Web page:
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TONO-BUNGAY

I thought I was going to hit a rook that was flying athwart me,—it was queer with what projectile silence that jumped upon me out of nothingness, and I yelled helplessly, "Get out of the way!" The bird doubled itself up like a partly inverted V, flapped, went up to the right abruptly and vanished from my circle of interest. Then I saw the shadow of my aeroplane keeping a fixed distance before me and very steady, and the turf as it seemed streaming out behind it. The turf!—it wasn't after all streaming so impossibly fast. . . .

When I came gliding down to the safe spread of level green I had chosen, I was as cool and ready as a city clerk who drops off an omnibus in motion, and I had learnt much more than soaring. I tilted up her nose at the right moment, levelled again and grounded like a snowflake on a windless day. I lay flat for an instant and then knelt up and got on my feet atremble but very satisfied with myself. Cothope was running down the hill to me. . . .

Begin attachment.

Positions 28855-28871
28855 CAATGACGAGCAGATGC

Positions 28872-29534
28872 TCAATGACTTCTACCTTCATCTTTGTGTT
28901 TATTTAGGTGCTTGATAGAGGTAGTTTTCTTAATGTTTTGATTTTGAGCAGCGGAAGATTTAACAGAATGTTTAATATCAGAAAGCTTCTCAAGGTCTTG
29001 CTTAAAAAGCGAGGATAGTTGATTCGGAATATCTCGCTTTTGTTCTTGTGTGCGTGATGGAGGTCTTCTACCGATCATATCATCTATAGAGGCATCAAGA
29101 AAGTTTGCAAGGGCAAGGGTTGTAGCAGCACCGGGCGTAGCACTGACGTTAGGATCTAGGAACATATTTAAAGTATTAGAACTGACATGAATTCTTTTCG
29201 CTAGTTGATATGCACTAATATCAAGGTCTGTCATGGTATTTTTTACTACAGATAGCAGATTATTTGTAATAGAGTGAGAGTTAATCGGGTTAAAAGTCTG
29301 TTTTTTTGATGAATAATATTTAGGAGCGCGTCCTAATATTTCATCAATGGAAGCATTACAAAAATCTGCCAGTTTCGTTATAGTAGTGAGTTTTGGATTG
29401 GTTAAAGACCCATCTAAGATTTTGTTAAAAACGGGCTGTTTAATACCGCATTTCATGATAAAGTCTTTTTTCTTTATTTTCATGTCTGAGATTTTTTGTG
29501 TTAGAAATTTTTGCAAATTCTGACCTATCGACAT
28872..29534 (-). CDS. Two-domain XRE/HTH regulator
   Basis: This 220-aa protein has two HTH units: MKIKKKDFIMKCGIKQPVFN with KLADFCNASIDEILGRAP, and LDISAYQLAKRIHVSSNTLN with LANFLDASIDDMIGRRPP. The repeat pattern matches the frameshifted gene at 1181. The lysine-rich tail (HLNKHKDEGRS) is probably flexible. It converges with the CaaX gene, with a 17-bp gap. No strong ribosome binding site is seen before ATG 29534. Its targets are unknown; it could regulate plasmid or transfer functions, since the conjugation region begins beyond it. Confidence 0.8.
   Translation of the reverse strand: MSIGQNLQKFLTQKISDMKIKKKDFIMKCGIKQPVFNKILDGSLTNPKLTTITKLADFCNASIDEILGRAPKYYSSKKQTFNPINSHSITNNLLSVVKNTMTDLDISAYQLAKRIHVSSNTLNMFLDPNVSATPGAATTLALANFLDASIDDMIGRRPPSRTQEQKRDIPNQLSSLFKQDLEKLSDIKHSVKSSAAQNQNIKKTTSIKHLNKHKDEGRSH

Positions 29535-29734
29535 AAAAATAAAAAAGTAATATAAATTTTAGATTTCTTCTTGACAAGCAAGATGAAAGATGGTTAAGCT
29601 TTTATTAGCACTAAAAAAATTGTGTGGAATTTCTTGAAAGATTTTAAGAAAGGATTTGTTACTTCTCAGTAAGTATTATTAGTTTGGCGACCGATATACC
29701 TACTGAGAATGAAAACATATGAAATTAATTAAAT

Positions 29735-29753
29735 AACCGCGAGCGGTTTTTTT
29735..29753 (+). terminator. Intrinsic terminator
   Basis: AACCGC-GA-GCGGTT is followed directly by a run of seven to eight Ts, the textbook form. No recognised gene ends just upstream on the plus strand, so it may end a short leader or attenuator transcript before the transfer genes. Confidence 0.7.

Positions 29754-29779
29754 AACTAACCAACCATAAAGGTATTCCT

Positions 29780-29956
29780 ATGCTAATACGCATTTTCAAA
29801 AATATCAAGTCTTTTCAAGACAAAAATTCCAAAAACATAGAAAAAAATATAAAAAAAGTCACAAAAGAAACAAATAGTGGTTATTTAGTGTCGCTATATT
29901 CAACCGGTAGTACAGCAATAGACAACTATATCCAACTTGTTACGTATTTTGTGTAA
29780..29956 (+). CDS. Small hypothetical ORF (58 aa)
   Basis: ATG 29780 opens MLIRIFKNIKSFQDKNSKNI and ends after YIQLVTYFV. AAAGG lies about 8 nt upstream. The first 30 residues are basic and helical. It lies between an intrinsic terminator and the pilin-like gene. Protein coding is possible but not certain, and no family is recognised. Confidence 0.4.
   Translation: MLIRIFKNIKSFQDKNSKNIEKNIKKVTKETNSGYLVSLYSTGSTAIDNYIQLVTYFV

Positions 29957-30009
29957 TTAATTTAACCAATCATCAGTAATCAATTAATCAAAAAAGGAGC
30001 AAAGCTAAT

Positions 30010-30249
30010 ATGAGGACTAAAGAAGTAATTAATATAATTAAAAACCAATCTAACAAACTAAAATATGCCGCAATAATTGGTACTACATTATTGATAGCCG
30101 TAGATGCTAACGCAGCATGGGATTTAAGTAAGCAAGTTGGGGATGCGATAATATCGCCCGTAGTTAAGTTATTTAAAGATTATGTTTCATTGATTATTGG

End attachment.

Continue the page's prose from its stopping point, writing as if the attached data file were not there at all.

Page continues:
But from that day I went into training, and I kept myself in training for many months. I had delayed my experiments for very nearly six weeks on various excuses because of my dread of this first flight, because of the slackness of body and spirit that had come to me with the business life. The shame of that cowardice spurred me none the less because it was probably altogether my own secret. I felt that Cothope at any rate might suspect. Well,—he shouldn't suspect again.

It is curious that I remember that shame and self-accusation and its consequences far more distinctly than I recall the weeks of vacillation before I soared. For a time I went altogether without alcohol, I stopped smoking altogether and ate very sparingly, and every